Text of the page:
WITH the success of Andrew Lloyd Webber’s latest musical, Bombay Dreams, Bollywood composer A.R. Rahman has hit a new high. In a career spanning less than a decade, he has reached the threshold of being the first Indian tunesmith to break into big-time Hollywood.
Rahman, however, continues to work from home in Chennai from where he has produced over two dozen hits (surpassing 2.5 million units each) ranging from Roza, Thiruda Thiruda, Gentleman, Rangeela and Bombay to the more recent Dil Se, Taal, One 2 Ka 4, Fiza and Lagaan.
In the process, he has successfully re-defined popular film music, fusing elements of Bach, Beethoven, reggae and rock with Carnatic, Hindustani classical and folk idioms. The music from his high-tech synthesiser is very much digital, yet intelligent.
Today, as he stands head on
shoulders over other musical veterans like Anu Malik, Rajesh Roshan and
Nadeem-Shravan, there is little Rahman needs to prove any more. He has won
countless awards and a reputation that goes beyond the success and failure of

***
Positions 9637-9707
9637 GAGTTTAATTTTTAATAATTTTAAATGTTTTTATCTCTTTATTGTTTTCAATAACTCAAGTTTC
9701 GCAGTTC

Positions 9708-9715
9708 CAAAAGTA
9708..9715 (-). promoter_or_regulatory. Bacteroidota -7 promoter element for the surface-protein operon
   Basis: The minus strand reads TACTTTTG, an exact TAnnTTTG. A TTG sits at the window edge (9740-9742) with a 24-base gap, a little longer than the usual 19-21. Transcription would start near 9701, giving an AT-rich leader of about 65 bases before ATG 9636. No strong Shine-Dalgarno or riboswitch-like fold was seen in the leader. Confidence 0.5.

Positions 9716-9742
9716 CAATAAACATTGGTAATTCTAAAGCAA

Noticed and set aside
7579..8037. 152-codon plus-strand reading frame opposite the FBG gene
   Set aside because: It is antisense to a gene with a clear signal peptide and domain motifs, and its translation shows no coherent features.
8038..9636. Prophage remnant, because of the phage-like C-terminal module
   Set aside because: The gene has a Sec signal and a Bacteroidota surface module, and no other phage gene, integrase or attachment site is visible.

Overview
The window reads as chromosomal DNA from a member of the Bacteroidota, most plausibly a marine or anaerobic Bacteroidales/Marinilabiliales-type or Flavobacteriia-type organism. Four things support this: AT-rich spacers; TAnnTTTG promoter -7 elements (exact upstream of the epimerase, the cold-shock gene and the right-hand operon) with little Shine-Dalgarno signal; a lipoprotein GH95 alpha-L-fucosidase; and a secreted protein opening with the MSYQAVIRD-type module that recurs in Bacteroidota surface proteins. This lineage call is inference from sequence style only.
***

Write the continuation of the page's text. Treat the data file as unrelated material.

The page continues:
films. Each song he composes, is regarded as a musical monument that stands
independent of box-office fortunes.For instance, Mani Ratnam’s Dil Se was
a colossal disaster, but the Chhaiya Chhaiya number was an all-time hit.
In many ways, it marked a turning point in Rahman’s career as it effectively
countered the accusation that he faltered when it came to north Indian music.
All of them have talked of
the way Rahman keeps dabbling, fiddling and experimenting with new
sounds and rhythms, till the point his compositions start acquiring
distinct tonal qualities. Rarely, is he satisfied with the output as he
keeps working on it long after the song is ‘done’.